The top selling all-women band broke records and collected over a dozen Grammys with a myriad of non-traditional country songs about everything from murdering an abusive husband (“Goodbye Earl”) to the fading memory of the Vietnam War (“Travelin’ Soldier”) and the rejection of traditional gender roles and the pressure to get married (“Ready to Run”; the entirety of Fly, etc.). They were “On Top of the World,” until they weren’t.
The Chicks’ best known ballad is “Not Ready to Make Nice,” which was a response to the backlash and boycotts the band received after lead singer Natalie Maines exclaimed on stage at a concert in the UK, “[W]e’re ashamed that the President of the United States is from Texas,” in opposition of the Iraq War in 2003. To me, the song is as resonant and defiant today as it was 15 years ago.
Every time I hear this song I am inspired by the power of these women who, at great personal and professional costs, outright refused to apologize for who they are and what they believe in. This song is a reminder that there are just some things we never need to be sorry for.
Just as their lyrics champion going against the grain, The Chicks’ sound is unapologetically, almost traditionally, Southern.
Their music paints a familiar picture of dirt roads and lines of pine trees, quiet on a still summer evening. Sans vocals, Strayer and Maguire, on banjo and fiddle, plant the group’s genre squarely in country. Now that I live in New York, and desperately long for “Wide Open Spaces” and a decent slice of key lime pie, the band’s music is a balm for the homesickness and as comforting as “a pillow of blue-bonnets and a blanket made of stars.”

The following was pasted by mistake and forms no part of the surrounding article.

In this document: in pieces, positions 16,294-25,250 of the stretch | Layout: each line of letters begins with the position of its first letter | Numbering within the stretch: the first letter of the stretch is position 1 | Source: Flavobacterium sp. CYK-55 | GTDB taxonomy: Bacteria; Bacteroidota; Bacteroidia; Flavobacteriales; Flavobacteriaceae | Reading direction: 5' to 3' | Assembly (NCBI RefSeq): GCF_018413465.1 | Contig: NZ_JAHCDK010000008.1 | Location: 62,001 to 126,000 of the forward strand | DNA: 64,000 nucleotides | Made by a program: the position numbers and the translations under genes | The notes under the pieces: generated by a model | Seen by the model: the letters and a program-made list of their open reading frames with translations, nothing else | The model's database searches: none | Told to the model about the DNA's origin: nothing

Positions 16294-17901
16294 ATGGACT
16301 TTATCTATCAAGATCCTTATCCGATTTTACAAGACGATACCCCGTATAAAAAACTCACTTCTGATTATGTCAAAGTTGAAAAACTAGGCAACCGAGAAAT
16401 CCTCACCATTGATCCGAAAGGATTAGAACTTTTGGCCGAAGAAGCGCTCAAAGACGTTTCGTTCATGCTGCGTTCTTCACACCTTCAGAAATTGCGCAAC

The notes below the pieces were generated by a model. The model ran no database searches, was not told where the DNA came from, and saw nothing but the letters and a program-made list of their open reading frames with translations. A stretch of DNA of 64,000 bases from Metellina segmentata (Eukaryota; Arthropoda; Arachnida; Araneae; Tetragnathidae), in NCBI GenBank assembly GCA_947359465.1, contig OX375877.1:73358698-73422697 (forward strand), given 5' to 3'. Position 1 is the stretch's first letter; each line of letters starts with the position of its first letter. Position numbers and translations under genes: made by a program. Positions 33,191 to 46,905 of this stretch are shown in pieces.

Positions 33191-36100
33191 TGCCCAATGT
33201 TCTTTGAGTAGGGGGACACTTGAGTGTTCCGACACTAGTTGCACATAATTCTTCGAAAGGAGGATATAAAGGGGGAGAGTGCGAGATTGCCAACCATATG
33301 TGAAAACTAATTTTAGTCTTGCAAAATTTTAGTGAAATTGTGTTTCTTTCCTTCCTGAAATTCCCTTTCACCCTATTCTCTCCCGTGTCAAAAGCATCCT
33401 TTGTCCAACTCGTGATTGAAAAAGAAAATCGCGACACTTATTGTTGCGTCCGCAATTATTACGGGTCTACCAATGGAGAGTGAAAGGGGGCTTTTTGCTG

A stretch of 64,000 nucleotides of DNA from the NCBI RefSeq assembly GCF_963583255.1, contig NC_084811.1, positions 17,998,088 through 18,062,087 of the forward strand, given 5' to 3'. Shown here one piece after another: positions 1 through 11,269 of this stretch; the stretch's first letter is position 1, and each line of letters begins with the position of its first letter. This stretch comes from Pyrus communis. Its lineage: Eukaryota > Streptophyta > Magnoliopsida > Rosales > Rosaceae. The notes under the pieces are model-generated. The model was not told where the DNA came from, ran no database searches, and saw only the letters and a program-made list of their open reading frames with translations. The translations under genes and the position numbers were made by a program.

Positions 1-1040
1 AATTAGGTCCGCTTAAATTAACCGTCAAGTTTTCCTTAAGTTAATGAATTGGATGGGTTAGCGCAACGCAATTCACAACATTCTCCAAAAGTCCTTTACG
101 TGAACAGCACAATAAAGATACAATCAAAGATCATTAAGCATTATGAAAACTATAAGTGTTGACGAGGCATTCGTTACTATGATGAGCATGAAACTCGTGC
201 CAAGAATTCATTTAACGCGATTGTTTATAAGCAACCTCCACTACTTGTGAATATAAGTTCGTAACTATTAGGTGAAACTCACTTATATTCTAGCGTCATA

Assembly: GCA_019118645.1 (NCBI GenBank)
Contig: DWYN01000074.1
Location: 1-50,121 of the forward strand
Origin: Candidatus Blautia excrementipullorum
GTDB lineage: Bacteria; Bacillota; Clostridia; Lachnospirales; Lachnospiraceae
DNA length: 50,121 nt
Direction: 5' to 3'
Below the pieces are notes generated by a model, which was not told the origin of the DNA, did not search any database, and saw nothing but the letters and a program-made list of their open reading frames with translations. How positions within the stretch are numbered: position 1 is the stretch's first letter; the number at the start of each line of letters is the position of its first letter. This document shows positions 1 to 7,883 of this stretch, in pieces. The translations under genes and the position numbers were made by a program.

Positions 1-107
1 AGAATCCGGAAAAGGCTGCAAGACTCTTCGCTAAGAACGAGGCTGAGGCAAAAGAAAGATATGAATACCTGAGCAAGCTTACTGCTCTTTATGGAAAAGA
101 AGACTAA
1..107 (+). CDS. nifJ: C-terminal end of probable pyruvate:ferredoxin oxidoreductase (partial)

The Chicks’ whole vibe has always been that you can be a little different and stick your neck out for what you believe in, yet still belong in and love the home that raised you — even if it is a work in progress. That message was never more emblematic than in that famous remark about former President Bush. Maines said that they were ashamed he was from Texas, not that they were ashamed to be from the state.
That statement speaks to me now more than ever. Between the latest “Florida Man” joke to hit the internet, and our Governor’s pitiful response to the pandemic and racial justice, it is easy for people outside of the state to write it off as a backwards monolith. But I am proud of the work that activists in my town have done for years, and I’m proud of the city commission’s vote to remove a Confederate statue in the square. I’m proud of the state for electing the first woman Agriculture Commissioner, who happens to be Jewish, and has been the authoritative voice for accurate information about the coronavirus to Floridians and has protested police brutality.
As a Jew from the South, I didn’t always feel like I belonged back home. Now that I live in New York City, I feel more like I belong, but less like I’m home. The Chicks remind me to forge ahead and embrace all parts of my identity, no matter where I am.
If their new song is any indication, The Chicks are back and better than ever.
Header Image design by Grace Yagel. Photo by Gary Miller/FilmMagic via Getty Images.